Postal Service will use AI to process package data faster

A new, high-performance GPU system for reading address labels more accurately will be adopted at 192 mail processing and sorting centers nationwide.
USPS, Postal Service, mail
(Tony Webster / Flickr)

The U.S. Postal Service expects to process package data 10 times faster after adopting an artificial intelligence system for reading address labels more accurately.

On Tuesday, NVIDIA announced that technology featuring its V100 Tensor Core graphics processing units (GPUs) will be used at 192 mail processing and sorting centers nationwide by spring 2020. USPS processes and delivers 485 million pieces of mail daily, producing a vast amount of visual data that is difficult for the central processing units it currently uses to handle on their own.

NVIDIA’s GPUs will work with deep-learning software to train multiple AI algorithms that will then be deployed to the company’s EGX edge computing systems at most USPS facilities, the tech company said.

Postal Service leaders have touted the potential of AI, and the Trump administration in general has been pushing for greater adoption of the technology wherever it makes sense.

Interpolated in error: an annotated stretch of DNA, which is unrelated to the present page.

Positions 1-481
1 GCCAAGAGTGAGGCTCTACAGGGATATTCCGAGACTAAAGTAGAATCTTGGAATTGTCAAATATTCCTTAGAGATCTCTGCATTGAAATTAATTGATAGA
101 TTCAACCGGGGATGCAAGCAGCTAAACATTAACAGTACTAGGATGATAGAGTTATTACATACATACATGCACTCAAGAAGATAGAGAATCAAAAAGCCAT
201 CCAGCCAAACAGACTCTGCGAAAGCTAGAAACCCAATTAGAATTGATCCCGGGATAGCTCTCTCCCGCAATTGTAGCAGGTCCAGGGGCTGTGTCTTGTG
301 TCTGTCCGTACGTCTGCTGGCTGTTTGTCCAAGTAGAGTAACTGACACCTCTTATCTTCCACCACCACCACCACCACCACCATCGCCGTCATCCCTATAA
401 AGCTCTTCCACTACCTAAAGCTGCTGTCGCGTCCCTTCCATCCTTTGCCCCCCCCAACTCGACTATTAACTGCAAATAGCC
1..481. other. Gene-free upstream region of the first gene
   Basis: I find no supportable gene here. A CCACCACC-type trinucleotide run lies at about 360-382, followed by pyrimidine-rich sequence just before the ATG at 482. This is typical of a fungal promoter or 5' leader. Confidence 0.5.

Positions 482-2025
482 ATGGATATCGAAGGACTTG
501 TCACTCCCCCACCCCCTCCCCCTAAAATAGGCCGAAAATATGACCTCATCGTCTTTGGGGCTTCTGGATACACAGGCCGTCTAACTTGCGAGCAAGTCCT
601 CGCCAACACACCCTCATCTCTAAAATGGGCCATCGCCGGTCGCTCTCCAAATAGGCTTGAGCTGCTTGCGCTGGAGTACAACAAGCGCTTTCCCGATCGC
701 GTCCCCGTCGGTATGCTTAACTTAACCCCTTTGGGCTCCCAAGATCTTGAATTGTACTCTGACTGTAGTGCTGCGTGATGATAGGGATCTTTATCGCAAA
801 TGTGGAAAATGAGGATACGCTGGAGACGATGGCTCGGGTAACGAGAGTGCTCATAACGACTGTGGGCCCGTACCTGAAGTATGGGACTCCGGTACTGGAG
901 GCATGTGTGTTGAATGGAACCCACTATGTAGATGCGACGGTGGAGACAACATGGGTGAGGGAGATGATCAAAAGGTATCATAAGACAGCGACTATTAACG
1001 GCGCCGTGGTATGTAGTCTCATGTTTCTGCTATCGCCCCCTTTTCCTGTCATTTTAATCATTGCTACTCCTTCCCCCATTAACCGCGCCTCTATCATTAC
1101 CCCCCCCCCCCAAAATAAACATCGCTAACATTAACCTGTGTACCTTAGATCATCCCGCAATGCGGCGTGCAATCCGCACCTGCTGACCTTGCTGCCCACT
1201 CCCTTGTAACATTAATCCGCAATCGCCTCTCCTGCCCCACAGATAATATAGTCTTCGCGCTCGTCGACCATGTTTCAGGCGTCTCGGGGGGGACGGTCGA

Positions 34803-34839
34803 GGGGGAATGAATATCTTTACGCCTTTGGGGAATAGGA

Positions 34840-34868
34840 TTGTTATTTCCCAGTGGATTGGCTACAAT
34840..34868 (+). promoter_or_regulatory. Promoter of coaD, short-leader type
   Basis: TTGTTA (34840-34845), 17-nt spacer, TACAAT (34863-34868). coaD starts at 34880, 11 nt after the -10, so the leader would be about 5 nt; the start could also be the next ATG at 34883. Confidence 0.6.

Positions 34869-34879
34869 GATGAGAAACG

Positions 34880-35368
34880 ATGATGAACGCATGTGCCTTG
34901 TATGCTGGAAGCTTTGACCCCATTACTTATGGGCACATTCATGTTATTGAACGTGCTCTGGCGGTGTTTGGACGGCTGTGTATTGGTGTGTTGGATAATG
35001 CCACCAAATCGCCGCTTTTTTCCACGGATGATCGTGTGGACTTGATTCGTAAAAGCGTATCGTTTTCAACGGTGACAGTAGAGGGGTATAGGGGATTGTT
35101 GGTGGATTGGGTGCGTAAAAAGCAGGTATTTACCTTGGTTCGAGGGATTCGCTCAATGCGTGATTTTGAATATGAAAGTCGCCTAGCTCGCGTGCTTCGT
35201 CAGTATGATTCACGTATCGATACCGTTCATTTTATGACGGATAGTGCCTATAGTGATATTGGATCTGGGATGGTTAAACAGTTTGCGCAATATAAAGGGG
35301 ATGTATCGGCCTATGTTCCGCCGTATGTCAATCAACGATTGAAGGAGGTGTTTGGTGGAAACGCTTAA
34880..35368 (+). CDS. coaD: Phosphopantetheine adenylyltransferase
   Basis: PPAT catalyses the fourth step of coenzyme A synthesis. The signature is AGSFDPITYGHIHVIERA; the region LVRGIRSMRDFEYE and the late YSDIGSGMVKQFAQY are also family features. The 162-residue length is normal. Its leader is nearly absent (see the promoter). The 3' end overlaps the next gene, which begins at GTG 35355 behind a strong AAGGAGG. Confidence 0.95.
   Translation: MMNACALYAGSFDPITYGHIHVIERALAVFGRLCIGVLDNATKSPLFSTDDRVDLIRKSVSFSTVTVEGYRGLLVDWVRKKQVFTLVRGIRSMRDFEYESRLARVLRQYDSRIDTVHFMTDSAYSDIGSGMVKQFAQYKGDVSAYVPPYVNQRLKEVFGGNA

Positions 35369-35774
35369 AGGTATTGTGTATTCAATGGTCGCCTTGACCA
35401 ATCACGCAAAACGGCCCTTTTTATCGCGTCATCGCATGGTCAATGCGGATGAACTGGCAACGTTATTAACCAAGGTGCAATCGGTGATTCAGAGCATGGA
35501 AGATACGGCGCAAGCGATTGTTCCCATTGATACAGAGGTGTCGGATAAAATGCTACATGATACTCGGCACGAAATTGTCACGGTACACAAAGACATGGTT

“The president signed the executive order for artificial intelligence back in February of this year,” Anthony Robbins, a vice president at NVIDIA, told reporters on a press call. “What we see now across the entire federal government is a movement to try and accelerate the development and deployment of artificial intelligence in support of citizen services.”

The infrastructure is being purchased under USPS’s contract with Hewlett Packard Enterprise, and Dell will do the same with its part of the contract, Robbins said.

While the software and development isn’t finished, USPS and NVIDIA’s engineering teams have been collaborating for months to develop the AI models before entering the test phase, Robbins said.

“What they’re doing is improving the ability of the sensors — the cameras — to read the address label on packages, so that they can read it more accurately and more quickly,” said Ken Brown, a spokesman for NVIDIA. “And by doing that, they’re going to improve the efficiency of the overall system.”

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